Sadam Hussein, an eccentric and egocentric rascal who was obsessed with his delusive rascal views, almost plunged the entire world into the 3rd world war in 1991. The invasion of Kuwait by Irag, despite the UN contrary views on the action. The impunity and delusion of this leader brought untold hardship to the people and the entire world especially people within the vicinity of Iraq and Kuwait.
By: Tanen Celestine
16 Days Of Activism Against Gender-Based Violence
November 25 marked the beginning of the 16 Days of Activism against Gender-Based Violence, which ends on International Human Rights Day, December 10.
As the U.S. Ambassador to the Federal Republic of Nigeria, a leader, and a woman, gender equality and women’s empowerment are causes that are near and dear to me. They are also priorities for the U.S. government at home and around the world.
President Joseph Biden has made gender equity and equality a cornerstone of his administration, with a first-ever national strategy to advance the rights and empowerment of women and girls.
The Department of State has an office dedicated to Global Women’s Issues and the United States globally contributes over $200million annually towards gender equity and equality programming.
In Nigeria, the U.S. Mission works to promote environments that support women’s economic success, to address challenges that hold women back, and to empower Nigerian women to do the same. Nations that have gender parity have greater economic and developmental growth, less conflict, and higher rates of literacy than those that do not.
Fundamentally, we see it as our duty – and that of everyone who seeks a just and equitable society – to ensure women and girls have opportunities not just to participate but also to lead in all aspects of life.
As Chimamanda Ngozi Adichie said earlier this year at our International Women’s Day gala, “Women for so long have been excluded and now we are slowly righting the wrongs of history.” The U.S. Agency for International Development (USAID)’s five-year plan, initiated in 2020, highlights gender inclusion as a cross-cutting issue required to achieve Nigeria’s development objectives. The strategy prioritises narrowing gender gaps and equalising access to health care, agriculture, education, economic empowerment, political participation, and peacebuilding.
Equitable treatment of women is something we can all agree on, and it is the underlying requirement for addressing gender-based violence (GBV). Last year, USAID promoted an integrated, comprehensive package of community interventions, including health and counselling services, to prevent and respond to GBV.
To decrease social tolerance for GBV, our partner Breakthrough Action – Nigeria (BA-N) delivered integrated messaging on GBV through mass media, community structures, and religious channels. BA-N also strengthened community volunteers’ skills to identify and refer GBV survivors to USAID-supported services, such as primary health facilities.
Simultaneously, activities such as the Integrated Health Program supported the Federal Ministry of Women’s Affairs to select national GBV indicators to increase GBV reporting across sectors. USAID supported the Federal Ministry of Health to adopt World Health Organization post-GBV clinical care guidelines.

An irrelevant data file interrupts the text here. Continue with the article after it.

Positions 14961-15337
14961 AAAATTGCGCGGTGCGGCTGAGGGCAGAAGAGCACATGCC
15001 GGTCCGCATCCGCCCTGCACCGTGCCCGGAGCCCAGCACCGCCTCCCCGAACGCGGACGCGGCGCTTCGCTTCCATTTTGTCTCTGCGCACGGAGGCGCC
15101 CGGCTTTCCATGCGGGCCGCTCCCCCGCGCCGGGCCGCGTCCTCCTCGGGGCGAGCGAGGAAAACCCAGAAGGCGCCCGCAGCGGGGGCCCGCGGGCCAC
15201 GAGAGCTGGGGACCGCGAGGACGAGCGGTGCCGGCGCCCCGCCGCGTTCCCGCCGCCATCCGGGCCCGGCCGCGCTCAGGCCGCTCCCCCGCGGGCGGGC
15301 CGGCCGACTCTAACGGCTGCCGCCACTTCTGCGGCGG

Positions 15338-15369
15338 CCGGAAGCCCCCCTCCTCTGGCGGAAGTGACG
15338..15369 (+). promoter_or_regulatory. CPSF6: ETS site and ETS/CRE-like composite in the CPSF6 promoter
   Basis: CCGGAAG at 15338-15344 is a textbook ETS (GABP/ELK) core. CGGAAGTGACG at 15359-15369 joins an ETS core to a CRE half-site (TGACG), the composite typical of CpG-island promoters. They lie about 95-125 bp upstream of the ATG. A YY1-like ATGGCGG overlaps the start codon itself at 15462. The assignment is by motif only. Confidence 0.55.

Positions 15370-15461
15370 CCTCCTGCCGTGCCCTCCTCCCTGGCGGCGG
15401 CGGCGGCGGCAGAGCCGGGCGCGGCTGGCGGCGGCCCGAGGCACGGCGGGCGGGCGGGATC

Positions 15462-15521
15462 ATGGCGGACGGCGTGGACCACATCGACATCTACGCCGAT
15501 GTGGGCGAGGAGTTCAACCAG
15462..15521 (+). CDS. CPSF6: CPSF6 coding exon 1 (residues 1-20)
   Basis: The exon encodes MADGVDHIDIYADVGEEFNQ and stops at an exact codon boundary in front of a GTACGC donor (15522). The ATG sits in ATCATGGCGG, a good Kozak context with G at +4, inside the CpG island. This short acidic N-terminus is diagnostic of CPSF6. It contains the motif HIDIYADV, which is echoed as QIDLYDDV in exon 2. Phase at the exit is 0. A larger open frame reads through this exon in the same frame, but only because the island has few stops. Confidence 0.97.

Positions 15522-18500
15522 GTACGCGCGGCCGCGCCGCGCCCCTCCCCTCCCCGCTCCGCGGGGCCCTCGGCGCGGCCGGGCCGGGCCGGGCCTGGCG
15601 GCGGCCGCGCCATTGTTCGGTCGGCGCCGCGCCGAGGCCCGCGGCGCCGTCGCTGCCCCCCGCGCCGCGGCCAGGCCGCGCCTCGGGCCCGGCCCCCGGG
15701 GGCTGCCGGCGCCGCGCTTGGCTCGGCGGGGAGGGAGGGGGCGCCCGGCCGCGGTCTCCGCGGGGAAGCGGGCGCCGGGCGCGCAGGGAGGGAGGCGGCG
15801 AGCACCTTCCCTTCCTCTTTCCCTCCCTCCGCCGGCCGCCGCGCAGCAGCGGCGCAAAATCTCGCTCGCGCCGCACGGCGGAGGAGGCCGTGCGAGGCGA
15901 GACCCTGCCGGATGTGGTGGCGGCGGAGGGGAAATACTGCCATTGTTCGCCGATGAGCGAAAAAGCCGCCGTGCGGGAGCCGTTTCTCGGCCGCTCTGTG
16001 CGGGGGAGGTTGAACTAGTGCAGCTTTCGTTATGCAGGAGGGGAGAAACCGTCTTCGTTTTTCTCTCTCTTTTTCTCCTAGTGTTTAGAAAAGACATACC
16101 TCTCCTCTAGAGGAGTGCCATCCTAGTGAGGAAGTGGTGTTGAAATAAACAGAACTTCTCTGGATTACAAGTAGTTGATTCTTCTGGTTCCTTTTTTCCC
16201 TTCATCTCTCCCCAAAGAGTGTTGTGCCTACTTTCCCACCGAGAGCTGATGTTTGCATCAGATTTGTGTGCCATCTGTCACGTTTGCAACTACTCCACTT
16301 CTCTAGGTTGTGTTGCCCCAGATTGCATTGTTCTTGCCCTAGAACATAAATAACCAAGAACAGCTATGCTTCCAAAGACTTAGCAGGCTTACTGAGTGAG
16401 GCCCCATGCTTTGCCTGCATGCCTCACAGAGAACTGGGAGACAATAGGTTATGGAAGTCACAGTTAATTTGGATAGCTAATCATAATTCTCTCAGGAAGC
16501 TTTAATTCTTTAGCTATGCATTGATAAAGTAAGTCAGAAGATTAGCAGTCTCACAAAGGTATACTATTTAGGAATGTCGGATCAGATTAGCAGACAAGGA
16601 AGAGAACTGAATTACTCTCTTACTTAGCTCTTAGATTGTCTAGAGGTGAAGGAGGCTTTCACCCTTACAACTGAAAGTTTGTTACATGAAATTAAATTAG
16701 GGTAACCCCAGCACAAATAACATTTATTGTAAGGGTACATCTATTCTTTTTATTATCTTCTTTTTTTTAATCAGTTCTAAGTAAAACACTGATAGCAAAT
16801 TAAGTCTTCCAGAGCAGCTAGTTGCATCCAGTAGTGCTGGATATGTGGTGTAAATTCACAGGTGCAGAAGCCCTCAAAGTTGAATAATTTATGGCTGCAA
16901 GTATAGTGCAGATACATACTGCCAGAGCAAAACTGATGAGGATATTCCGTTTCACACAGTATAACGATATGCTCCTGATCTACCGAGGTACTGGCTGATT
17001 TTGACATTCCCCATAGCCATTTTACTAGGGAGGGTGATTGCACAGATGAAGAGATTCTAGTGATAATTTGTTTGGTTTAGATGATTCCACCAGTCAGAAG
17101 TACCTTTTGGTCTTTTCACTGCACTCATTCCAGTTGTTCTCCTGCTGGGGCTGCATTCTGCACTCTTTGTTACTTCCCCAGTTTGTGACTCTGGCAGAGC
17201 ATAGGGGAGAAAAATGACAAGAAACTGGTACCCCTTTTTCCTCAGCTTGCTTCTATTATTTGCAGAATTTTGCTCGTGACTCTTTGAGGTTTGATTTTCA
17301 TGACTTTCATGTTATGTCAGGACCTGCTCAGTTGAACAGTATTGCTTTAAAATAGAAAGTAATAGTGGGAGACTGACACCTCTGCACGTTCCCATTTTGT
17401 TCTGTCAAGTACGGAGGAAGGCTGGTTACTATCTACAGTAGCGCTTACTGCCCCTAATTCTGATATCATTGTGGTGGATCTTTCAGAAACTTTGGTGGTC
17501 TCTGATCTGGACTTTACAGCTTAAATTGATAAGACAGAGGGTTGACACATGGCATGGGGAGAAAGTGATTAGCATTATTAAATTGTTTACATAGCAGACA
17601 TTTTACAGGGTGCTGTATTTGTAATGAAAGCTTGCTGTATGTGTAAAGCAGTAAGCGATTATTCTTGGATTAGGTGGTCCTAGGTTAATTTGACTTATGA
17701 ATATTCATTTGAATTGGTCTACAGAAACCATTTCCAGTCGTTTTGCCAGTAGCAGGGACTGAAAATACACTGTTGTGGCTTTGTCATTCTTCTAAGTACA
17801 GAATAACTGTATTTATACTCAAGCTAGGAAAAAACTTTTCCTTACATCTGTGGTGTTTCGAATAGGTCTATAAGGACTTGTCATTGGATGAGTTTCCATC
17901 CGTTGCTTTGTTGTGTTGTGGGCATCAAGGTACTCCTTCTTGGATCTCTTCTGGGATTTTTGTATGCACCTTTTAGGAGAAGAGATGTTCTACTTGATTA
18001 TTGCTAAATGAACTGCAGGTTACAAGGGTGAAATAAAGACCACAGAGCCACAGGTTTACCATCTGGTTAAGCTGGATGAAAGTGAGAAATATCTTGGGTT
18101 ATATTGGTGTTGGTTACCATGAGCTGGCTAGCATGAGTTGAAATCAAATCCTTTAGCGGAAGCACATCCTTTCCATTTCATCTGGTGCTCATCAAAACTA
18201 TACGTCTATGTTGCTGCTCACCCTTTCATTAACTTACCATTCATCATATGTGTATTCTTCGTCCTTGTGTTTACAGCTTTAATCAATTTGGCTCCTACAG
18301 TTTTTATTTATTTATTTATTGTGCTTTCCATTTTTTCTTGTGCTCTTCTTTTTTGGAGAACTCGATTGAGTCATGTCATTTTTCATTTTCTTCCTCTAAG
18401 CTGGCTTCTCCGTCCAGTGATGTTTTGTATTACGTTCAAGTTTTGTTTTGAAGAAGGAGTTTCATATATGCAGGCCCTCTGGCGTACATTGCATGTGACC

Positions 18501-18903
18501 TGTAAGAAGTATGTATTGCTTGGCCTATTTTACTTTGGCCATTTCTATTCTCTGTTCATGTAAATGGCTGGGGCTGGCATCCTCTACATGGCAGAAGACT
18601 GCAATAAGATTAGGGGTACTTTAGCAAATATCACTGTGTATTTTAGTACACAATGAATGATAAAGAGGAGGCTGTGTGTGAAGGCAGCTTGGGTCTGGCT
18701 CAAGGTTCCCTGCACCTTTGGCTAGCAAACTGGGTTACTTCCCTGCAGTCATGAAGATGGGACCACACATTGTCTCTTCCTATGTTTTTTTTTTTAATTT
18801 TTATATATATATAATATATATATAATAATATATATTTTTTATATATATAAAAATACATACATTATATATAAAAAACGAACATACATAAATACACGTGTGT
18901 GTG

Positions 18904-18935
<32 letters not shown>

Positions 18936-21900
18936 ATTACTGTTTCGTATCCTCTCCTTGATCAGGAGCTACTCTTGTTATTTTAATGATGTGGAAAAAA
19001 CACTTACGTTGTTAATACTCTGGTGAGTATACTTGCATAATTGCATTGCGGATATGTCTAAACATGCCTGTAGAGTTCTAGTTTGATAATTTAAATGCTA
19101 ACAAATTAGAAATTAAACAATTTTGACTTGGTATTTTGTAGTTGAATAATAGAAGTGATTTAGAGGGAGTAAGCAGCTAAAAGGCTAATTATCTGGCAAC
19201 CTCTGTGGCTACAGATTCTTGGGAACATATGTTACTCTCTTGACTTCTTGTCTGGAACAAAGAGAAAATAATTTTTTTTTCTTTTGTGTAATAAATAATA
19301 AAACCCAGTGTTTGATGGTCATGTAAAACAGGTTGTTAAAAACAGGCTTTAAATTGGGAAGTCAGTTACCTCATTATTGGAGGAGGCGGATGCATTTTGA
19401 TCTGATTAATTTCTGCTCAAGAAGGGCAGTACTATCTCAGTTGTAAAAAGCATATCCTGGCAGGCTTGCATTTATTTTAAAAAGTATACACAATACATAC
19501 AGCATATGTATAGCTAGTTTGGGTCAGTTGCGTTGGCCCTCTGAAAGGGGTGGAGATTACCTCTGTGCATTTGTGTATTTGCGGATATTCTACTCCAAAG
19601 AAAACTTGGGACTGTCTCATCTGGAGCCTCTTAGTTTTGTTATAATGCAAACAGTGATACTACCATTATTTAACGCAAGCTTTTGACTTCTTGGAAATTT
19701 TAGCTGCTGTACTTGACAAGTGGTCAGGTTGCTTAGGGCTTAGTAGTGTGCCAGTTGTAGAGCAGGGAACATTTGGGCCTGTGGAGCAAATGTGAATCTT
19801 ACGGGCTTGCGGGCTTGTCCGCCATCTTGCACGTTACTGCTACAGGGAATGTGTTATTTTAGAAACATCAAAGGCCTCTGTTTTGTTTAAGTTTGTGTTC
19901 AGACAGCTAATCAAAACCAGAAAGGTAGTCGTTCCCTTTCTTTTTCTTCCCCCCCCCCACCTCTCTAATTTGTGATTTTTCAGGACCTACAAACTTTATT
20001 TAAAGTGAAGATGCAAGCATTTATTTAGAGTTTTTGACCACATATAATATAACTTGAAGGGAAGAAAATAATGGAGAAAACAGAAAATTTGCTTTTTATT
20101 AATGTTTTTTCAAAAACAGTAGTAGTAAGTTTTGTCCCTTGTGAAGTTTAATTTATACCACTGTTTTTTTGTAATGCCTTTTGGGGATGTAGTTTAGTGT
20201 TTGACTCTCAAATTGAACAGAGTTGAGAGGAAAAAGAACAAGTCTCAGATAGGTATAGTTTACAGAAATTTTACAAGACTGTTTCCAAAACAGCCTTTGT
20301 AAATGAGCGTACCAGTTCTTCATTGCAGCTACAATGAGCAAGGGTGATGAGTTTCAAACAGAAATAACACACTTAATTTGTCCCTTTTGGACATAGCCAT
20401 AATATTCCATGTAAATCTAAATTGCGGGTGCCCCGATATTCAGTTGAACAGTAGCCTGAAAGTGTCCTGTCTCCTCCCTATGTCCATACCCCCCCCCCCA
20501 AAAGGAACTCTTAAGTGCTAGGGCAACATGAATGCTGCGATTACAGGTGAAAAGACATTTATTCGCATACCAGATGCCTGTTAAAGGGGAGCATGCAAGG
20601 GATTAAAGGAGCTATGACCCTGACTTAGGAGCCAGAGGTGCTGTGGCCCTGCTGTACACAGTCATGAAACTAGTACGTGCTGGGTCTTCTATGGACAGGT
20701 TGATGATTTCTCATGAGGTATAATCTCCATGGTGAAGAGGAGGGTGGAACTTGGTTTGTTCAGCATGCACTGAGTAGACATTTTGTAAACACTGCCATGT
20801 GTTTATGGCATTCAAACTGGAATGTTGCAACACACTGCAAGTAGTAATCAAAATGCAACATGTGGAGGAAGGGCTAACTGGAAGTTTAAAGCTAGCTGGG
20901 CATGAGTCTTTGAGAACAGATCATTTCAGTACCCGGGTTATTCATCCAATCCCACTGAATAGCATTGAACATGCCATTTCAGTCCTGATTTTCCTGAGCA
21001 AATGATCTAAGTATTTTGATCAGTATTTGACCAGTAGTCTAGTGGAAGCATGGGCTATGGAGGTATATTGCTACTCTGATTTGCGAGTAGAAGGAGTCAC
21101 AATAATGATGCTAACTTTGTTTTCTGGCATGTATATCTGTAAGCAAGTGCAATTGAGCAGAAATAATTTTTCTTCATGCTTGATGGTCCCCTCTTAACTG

United with the Nigerian government, the private sector, and civil society, we were able to simplify the most complex concepts of GBV, and thereby shape Nigeria’s National Strategic Health Development Plan II to better address this vital issue.
As Africa’s largest democracy, Nigeria sets the tone for the rest of the continent. Nigeria has done so much to advance women’s issues, including the passage of the Violence Against Persons Prohibition Act and the implementation of the National Gender Policy.
However, there are still many structural inequalities that impede women’s access to economic resources and opportunities and that hinder women’s full participation in society. According to the World Economic Forum’s 2021 Global Gender Gap Index, Nigeria ranks 78th out of 156 countries in terms of economic opportunities for women.
Nigerian women’s full participation in public life is fundamental both to reducing their vulnerability to GBV and to sustaining Nigeria’s vibrant democracy. Yet, women and girls often face high barriers in electoral politics, governance, and peacebuilding.
Nigeria’s representation of women in state and national government stands at only four percent in elective office and 16percent in appointed positions. Women not only lack a platform, but their viewpoints are also excluded from the decision-making process.
The upcoming 2023 elections present a critical opportunity to include more women in leadership positions in government. Throughout this election season, Mission Nigeria will be working with local organisations specifically to reduce violence against women in politics and during the elections.
Together, we will work to strengthen the capacity of women’s groups to advocate for laws and policies that provide better protections for women. In return, we hope more women will run for office, join a campaign, or serve in the next administration.
Recognising the challenges women face, the United States will continue to support Nigerian women to realise greater productivity, economic diversification, and income equality. We will continue to push for full implementation and enforcement cooperation of laws and regulations already enacted, with emphasis on criminal accountability for those complicit in violations of the law.
And we will continue our long-standing partnership with the Nigerian government, the private sector, and civil society, to each do our part to build a more gender-inclusive society, where women and girls are not only safe from gender-based violence but can reach their full potential.
By: Mary Beth Leonard
Leonard, US ambassador to Nigeria, wrote from Abuja.